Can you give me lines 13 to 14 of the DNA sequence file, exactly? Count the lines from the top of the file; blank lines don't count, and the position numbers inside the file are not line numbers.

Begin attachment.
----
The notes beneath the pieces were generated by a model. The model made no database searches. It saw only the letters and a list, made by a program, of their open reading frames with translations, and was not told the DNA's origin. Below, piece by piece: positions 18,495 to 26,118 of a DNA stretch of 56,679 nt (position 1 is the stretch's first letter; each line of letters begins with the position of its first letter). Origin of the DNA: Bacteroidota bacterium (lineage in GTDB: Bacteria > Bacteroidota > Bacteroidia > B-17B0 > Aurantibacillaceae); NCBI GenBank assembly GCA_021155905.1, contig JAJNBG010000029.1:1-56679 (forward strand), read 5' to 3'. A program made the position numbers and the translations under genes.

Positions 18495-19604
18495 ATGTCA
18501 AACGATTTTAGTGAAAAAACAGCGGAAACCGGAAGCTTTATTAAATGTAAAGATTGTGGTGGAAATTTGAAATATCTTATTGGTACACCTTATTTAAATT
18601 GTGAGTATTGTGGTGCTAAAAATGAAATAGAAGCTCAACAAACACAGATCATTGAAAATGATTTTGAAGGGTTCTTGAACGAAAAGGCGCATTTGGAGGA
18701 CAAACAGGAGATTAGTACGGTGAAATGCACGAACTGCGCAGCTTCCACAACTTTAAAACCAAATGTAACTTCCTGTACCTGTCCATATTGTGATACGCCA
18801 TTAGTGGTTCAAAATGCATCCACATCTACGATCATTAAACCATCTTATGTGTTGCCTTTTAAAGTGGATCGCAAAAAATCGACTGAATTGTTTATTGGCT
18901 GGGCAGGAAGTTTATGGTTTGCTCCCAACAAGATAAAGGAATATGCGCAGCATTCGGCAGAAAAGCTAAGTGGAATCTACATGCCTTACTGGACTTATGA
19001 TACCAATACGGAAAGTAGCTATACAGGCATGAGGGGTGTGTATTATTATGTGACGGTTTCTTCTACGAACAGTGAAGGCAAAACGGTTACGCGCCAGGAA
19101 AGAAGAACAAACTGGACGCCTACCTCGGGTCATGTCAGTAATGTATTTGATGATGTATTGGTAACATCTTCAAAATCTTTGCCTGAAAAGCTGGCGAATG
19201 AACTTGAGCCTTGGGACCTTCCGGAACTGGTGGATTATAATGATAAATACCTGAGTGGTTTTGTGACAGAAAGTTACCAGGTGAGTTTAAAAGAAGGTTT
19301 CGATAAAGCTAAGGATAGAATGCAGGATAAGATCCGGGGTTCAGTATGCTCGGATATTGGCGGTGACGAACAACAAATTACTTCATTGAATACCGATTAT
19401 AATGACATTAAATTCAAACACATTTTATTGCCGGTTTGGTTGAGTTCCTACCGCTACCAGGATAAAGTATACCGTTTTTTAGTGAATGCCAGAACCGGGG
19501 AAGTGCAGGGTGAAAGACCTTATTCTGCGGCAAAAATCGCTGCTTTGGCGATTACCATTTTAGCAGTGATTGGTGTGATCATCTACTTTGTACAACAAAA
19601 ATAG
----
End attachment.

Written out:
19401 AATGACATTAAATTCAAACACATTTTATTGCCGGTTTGGTTGAGTTCCTACCGCTACCAGGATAAAGTATACCGTTTTTTAGTGAATGCCAGAACCGGGG
19501 AAGTGCAGGGTGAAAGACCTTATTCTGCGGCAAAAATCGCTGCTTTGGCGATTACCATTTTAGCAGTGATTGGTGTGATCATCTACTTTGTACAACAAAA